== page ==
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Articles 1 - 12 of 12

Full-Text Articles in Law

Law And The Wisconsin Idea, Erika Lietzan, Paul D. Carrington Sep 1997

Law And The Wisconsin Idea, Erika Lietzan, Paul D. Carrington

Faculty Publications

We recall a summer of contentment when American law was suffused with optimism, a season ending a long winter of despair and disorder. For the first fifteen years of this century, many (and perhaps most) American lawyers were filled with confidence that America had healed the wounds of civil war and was healing those of class struggle. We could, and we would, overcome all obstacles to peace and prosperity, not only for our people but for all mankind. This, it was widely believed, would be our century. As early as 1879 Daniel Coit Gilman, the premier educator of his time ...


Inclusive Teaching Methods Across The Curriculum: Academic ·Resource And Law Teachers Tie A Knot At The Aals, David Dominguez, Laurie Zimet, Fran Ansley, Charles Daye, Rodney O. Fong Jul 1997

Inclusive Teaching Methods Across The Curriculum: Academic ·Resource And Law Teachers Tie A Knot At The Aals, David Dominguez, Laurie Zimet, Fran Ansley, Charles Daye, Rodney O. Fong

Publications

This article describes an educational journey of seven diverse law teachers, located in different parts of the country, at various stages of our careers, who, in the course of preparing a simple panel, found that we had created a truly rewarding experience of our own. We write with the conviction that we need to share what we learned from those four months of "schoolwork" and from the AALS program we eventually presented in January, 1997. As we reconstruct our collaboration on inclusive teaching methods and ponder where it is taking us, we find we worked through the following stages of ...


Innovative Teaching Methods And Practical Uses Of Literature In Legal Education, Karin M. Mika Jul 1997

Innovative Teaching Methods And Practical Uses Of Literature In Legal Education, Karin M. Mika

Law Faculty Articles and Essays

Because I believe a breadth of reading enhances one's ability to think and write, throughout the years I have tried to encourage extra curricular and diversified reading to be done in conjunction with my Legal Writing class. Unfortunately, yet understandably, law students generally only do the required work, but not more. As a consequence, I have discovered, over time, that the "readers" in my classes continue to read while the "non-readers" never take the opportunity to discover what advantage there might be in taking my advice. Because no change has occurred in students' overall attitudes, I decided to make ...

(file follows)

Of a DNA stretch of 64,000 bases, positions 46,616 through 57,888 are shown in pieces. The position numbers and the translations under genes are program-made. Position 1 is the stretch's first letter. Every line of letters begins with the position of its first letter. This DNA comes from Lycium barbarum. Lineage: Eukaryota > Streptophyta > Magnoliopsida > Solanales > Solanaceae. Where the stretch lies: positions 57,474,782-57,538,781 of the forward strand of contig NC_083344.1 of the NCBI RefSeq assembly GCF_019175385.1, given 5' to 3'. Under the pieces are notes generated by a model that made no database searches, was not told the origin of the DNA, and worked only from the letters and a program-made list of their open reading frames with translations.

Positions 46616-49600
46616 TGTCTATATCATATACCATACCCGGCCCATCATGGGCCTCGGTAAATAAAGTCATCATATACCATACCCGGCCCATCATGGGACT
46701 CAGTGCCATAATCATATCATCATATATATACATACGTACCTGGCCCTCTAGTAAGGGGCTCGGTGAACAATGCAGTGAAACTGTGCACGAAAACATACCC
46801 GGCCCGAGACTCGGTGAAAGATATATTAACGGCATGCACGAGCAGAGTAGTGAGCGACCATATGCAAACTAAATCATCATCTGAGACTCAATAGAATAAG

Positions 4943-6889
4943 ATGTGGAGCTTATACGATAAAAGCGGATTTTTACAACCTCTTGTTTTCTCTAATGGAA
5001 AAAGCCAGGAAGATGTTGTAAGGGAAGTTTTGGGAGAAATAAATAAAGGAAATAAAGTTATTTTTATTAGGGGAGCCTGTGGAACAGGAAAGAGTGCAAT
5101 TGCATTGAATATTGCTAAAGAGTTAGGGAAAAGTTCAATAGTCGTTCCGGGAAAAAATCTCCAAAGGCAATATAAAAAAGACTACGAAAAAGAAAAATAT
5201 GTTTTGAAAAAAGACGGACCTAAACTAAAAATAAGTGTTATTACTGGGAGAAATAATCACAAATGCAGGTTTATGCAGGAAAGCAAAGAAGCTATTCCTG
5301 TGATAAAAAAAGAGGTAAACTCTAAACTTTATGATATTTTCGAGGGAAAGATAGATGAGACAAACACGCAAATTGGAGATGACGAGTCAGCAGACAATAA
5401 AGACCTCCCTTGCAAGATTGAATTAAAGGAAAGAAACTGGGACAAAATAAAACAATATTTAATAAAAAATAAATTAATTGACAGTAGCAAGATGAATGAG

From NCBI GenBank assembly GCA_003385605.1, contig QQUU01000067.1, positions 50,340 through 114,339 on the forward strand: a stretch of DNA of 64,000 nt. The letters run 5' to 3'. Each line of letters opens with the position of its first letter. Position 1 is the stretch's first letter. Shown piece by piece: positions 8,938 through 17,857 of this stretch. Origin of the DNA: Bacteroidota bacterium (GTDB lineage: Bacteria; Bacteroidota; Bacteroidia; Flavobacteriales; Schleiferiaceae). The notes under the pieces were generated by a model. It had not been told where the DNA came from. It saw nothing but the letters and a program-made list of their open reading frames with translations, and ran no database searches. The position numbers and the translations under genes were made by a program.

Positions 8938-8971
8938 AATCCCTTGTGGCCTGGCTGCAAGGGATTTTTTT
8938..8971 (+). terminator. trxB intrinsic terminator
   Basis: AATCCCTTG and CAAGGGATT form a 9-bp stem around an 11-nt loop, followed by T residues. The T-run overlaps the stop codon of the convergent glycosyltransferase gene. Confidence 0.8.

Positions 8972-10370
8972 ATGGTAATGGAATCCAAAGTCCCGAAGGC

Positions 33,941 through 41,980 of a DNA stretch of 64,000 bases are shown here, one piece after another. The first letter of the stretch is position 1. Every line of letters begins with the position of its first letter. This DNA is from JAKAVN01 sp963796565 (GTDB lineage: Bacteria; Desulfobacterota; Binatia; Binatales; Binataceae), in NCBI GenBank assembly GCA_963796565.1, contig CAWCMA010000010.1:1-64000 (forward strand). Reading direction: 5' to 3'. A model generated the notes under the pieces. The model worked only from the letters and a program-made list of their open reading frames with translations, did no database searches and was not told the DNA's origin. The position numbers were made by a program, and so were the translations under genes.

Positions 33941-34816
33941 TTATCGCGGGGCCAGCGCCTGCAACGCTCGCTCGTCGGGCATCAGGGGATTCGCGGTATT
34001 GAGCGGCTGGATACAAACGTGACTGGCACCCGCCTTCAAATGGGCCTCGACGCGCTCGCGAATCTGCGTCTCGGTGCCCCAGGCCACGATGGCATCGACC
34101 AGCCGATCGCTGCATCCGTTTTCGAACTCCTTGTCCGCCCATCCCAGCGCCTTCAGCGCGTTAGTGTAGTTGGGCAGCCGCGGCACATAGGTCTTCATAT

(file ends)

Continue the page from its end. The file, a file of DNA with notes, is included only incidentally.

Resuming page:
Casebooks, Commentaries, And Curmudgeons: An Introductory History Of Law In The Lecture Hall, Stephen M. Sheppard Jan 1997

Casebooks, Commentaries, And Curmudgeons: An Introductory History Of Law In The Lecture Hall, Stephen M. Sheppard

Faculty Articles

While the methods of instructing American law students have changed over the course of two-hundred years, the primary purpose of American law schools has stayed the same: providing the necessary education for enabling students to effectively practice law. Additionally, legal education should achieve three goals: to provide students a way to learn, organize, and apply the law. Forms of legal education take various forms, each having advocates and opponents. Casebooks—often accompanied by the Socratic method—provide an effective way for students to learn the law through historical rules and decisions, while treatises add organization to a body of law ...


Keynote Address: Redefining Our Roles In The Battle For Inclusion Of People Of Color In Legal Education, Phoebe A. Haddon Jan 1997

Keynote Address: Redefining Our Roles In The Battle For Inclusion Of People Of Color In Legal Education, Phoebe A. Haddon

Faculty Scholarship

No abstract provided.


Why Are U.S. Lawyers Not Learning From Comparative Law?, Ernst C. Stiefel, James Maxeiner Jan 1997

Why Are U.S. Lawyers Not Learning From Comparative Law?, Ernst C. Stiefel, James Maxeiner